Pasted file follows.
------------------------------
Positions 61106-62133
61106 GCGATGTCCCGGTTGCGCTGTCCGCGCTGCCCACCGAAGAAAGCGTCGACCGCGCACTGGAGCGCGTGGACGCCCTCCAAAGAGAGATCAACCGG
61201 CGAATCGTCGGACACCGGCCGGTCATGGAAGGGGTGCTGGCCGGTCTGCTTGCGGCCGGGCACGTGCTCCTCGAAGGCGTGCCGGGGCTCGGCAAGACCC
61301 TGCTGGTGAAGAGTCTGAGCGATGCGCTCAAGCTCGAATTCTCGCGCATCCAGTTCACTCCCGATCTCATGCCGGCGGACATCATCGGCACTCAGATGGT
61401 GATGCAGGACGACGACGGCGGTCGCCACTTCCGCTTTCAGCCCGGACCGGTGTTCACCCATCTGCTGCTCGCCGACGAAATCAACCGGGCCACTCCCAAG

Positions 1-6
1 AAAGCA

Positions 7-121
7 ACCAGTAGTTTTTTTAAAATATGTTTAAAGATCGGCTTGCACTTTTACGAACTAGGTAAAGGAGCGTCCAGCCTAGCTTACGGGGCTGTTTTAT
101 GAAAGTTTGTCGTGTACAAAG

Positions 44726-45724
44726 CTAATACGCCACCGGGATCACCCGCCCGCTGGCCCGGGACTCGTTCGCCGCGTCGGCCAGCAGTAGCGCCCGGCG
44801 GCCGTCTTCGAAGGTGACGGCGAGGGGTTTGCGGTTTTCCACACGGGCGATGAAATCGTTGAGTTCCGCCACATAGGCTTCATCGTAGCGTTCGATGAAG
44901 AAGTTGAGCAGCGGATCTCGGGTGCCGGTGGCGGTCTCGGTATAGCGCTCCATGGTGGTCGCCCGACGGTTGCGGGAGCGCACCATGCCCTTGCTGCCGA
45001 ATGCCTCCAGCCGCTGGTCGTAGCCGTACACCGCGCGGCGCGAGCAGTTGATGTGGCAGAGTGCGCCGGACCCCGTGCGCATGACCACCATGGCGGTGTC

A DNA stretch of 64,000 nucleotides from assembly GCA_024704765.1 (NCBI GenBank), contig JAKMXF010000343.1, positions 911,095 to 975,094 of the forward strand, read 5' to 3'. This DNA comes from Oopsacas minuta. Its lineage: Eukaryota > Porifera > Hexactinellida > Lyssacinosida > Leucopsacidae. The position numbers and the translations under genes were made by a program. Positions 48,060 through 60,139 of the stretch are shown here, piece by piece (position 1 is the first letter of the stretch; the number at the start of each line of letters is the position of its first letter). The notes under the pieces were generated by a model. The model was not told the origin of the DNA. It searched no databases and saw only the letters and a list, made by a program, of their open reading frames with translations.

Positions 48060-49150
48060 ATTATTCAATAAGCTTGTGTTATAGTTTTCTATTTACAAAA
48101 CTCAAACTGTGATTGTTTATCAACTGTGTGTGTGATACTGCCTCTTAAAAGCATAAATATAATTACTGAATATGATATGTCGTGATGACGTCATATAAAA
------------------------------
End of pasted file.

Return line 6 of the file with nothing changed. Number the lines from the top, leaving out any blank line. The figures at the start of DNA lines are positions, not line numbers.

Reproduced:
Positions 1-6